Obituaries

Anthony J. Davidson

1940 - 2012

Anthony with bellThe nave of Truro Cathedral was almost filled on 10th September as people from across Cornwall and much farther afield met to say goodbye to one of the Cathedral’s most devoted servants and a man who was a good friend to so many in so many different aspects of life.

Anthony was born in Truro in January 1940 and spent the whole of his life in the city. He was as proud of his status as a Cornishman born and bred as he was of his parents’ Tyneside heritage, they having moved to Cornwall in the 1930s. Anthony sang in the Cathedral choir as a boy, and this was just the beginning of an association with the Cathedral which lasted for the whole of his life and which saw him serve it as a sidesman, churchwarden, PCC treasurer, altar server and administrator, quite apart from his role as a member of the Cathedral Company of Ringers for over 50 years. He was employed by one of the major high street banks until he was offered early retirement in 1990, and thereafter he worked as a full-time volunteer in the Cathedral Office, assisting with various aspects of the Dean and Chapter’s financial affairs. His financial background meant that he was much in demand from various bodies who needed a treasurer, and he served in this capacity for a number of organisations which included the Cornwall Historic Churches Trust, the local National Trust Association, Macmillan Nursing and the Truro Diocesan Mothers’ Union in which he proudly boasted that he was the first man to hold office! His outstanding service both to the church and the wider community was recognised in 2001 when he was appointed a Lay Canon of the Cathedral.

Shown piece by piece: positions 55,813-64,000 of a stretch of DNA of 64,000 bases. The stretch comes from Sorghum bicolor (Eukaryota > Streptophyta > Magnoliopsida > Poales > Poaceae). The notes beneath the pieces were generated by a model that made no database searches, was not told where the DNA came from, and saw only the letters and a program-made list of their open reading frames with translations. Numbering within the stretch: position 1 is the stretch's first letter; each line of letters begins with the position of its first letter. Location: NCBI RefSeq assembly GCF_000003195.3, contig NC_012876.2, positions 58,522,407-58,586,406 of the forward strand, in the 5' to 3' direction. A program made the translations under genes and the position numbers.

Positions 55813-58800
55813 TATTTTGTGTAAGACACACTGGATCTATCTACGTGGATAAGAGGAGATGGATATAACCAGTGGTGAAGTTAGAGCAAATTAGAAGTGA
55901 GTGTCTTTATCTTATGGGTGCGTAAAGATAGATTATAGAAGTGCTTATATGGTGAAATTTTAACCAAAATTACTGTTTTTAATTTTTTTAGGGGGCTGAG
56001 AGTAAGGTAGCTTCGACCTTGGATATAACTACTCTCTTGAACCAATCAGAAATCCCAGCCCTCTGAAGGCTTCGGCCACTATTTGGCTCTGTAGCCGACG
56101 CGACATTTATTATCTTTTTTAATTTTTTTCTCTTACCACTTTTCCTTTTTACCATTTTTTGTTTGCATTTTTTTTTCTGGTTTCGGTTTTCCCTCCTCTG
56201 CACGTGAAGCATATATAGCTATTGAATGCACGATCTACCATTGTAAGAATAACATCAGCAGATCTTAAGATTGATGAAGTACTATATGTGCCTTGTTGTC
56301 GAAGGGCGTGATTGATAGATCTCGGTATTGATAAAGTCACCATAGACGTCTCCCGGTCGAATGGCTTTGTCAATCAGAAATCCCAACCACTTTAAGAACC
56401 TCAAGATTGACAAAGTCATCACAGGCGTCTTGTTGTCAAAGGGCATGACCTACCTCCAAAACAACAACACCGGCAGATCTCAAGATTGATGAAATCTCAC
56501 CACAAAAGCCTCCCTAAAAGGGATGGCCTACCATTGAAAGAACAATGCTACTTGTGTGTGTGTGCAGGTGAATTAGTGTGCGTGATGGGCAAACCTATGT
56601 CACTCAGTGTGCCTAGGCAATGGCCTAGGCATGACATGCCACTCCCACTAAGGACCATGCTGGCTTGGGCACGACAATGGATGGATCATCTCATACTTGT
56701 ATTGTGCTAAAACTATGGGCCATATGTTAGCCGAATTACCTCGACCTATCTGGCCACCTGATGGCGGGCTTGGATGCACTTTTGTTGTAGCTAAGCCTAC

And of course there was his lifelong devotion to ringing. He learned to ring in 1957, having been identified by the Cathedral’s then Ringing Master, Henry Southeard, as a “likely lad”. His first peal followed in 1960 when he rang the second to Grandsire Triples on the back 8 of the Cathedral’s 10 bells. He once told me that he had in fact attempted a peal earlier at Carbis Bay but was pleased to have lost it as it meant that he was able to ring his first peal in his own tower. He went on to ring 577 peals, with 541 of them being credited to the Truro Diocesan Guild. His conducting skills developed, and in all he conducted 181 of his peals. These included a peal of Plain Bob Maximus at Buckfast Abbey to his own arrangement in the method, which feat remains the only 12-bell peal yet conducted by a ringer born and resident in Cornwall. He also called the longest peal yet rung for the Guild by a resident band when 10752 Plain Bob Major was scored at St Denis in 1972 to mark the start of the Guild’s 75th anniversary year. Those who only knew Anthony towards the end of his life might be surprised to learn that in his younger days he was a very fine heavy bell ringer – he rang the Truro Cathedral tenor (34cwt) to peals on five occasions, with Alan Carveth he turned in the Exeter Cathedral tenor to a peal of Plain Bob Maximus and he was also on the tenor for the Buckfast Abbey peal aforesaid. And in 1977 he and Alan completed peals at every ringable tower in Cornwall, a target which Alan had originally set but which Anthony was only too happy to join him in accomplishing.